09 April 2008

Your Life as Fiction

“I feel that you probably have the chance to change your whole life like a
thousand times a day….But the way we live we’re so shut down that our sensors
don’t (pick up) the stuff anymore. Because we’re scared or we’re not sensitive
enough to realize, or we’re not flexible enough to say yes or no, we just don’t
see it.”
- Franka Potente
One of my best friends has been overcome by a sense of dread. His life has, rather obligingly, become dreadful. Oddly, his life is not that different from mine in many ways, but his narrative, his constant refrain, is one of woe. And even more sadly, our lives depart in ways that are not fore-ordained; he finds himself entangled in miserable situations at work, situations that leave him emotionally and physically drained. This happens repeatedly. It could just be luck that my experiences are less onerous, are, in fact, exhausting but in more sustainable bursts and with people who I enjoy. It seems to me that, at some level, he creates this.

I could recount other people in other situations whose emotional state seems to find its own level in reality – as if their expectations, at some level, create the outcomes that match their inner narrative.

I’ve become convinced that we all write fiction. For some, this fiction is not particularly powerful – it is mere fantasy, like Walter Mitty. Others are more powerful authors who actually translate this into the real world. (And no, I don’t believe that our lives are completely or, perhaps, even mostly determined by such an act. This is a big world and anything we do has limited impact.)

This is not because of magic or because the universe wants us to get what we want. This is because reality is a swirl of possibilities at any time – we’re always at a place of near infinite possibility that is open, to varying levels, to our influence. It is not that we create reality, at some level – we just tune in to particular channels. The channels are always there: our choices might determine whether we get horror or drama or dread or chortles. We don't so much create our own reality as choose the dimension of it we live in.

If you make sense of your life by saying that “My job sucks,” your fate will know which way to navigate through the infinite swirl of possibilities: it’ll gravitate towards the “life sucks,” area. It is not that you create it – it is just that you’ll find a place of equilibrium once you hit “life sucks.” You’ll come to rest there because you’ve now matched the narrative and once you’ve done that, life – however miserable – now makes sense. The inner narrative and the outer reality match. You're at equilibrium.

You’re always writing fiction, always running a narrative through which you try to make sense of life. it seems to me that it's worth being careful what story you get hooked into because it just might become your life.

But of course, I could be way off on this. My notion that our lives are works of fiction might, itself, be a work of fiction. (And if so, have I just proved my point?)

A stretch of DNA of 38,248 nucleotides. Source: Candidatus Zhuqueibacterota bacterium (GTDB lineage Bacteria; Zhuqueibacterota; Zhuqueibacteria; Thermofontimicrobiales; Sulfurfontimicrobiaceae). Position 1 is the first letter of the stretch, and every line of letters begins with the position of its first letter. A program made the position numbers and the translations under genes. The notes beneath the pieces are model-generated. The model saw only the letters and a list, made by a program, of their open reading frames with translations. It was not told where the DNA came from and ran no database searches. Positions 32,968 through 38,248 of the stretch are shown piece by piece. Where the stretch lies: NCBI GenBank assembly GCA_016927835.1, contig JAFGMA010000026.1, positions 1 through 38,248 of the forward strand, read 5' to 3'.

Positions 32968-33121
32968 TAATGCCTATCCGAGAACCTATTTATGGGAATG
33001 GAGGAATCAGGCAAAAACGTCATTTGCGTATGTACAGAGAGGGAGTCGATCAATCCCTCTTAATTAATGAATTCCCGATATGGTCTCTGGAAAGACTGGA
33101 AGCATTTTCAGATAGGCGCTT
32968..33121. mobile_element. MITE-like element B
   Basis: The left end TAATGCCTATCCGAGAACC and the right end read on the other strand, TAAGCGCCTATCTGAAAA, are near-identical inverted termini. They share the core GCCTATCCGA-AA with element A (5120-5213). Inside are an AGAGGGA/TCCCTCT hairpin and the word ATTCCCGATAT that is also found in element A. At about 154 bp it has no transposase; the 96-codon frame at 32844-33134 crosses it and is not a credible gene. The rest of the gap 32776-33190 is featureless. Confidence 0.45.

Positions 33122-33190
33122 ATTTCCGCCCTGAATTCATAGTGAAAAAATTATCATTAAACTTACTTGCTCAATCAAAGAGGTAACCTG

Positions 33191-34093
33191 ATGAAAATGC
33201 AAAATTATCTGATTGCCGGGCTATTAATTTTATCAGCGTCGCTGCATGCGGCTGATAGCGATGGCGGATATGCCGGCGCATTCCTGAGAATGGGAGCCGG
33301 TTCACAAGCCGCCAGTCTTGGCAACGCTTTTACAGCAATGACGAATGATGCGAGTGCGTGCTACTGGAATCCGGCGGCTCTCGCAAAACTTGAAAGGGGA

jennifer h said...

And, after that last sentence, now I'm dizzy.

But you make an excellent point. And I like this sentence: "We don't so much create our own reality as choose the dimension of it we live in."

HRH said...

I completely believe this. It is about what we think it is, not what it is.

Ron Davison said...

thank you. I'm wondering now if I shouldn't have named this something like "channel surfing to the reality of your choice."

is is what it is or is is what we think it is? Wait. Now I'm confused.

cce said...

Are you talking to me? Just kidding. I believe we have two selves, Self 1 is the bully who's always sort of picking on Self 2 which is the more thoughtless, go with the flow, id-level of a person. Self 1 can be just so mean and negative to Self 2 that Self 2 starts to believe the nasty messages, "You're no good at your job" or "You're not attractive" or "You're not smart", etc. etc. In some ways we need Self 1 to keep us on track, otherwise we'd all be drunk and fornicating in the streets and buying shoes we can't afford at Nordstrums all the time. But Self 2 needs a little leeway. We need to learn how to shut out Self 1 when the message is destructive. I feel for your friend. I do think, in part, we create our own unhappiness.

David said...

I like this effort Ron. You're walking on tightrope of wisdom and truth here that's found in most religions.

A clergy friend gave a book years ago entitled "The Choice Is Always Ours." It's a collection of quotations from these religions plus philosophy and psychology and from those we deem scientists. The book itself is laid out as a journey through life and the choices we'e required to make.

Accordingly since I believe we create reality for ourselves through choices life does not strike me as writing fiction though.

The fictonal version of living is believing our thoughts and choices make no difference.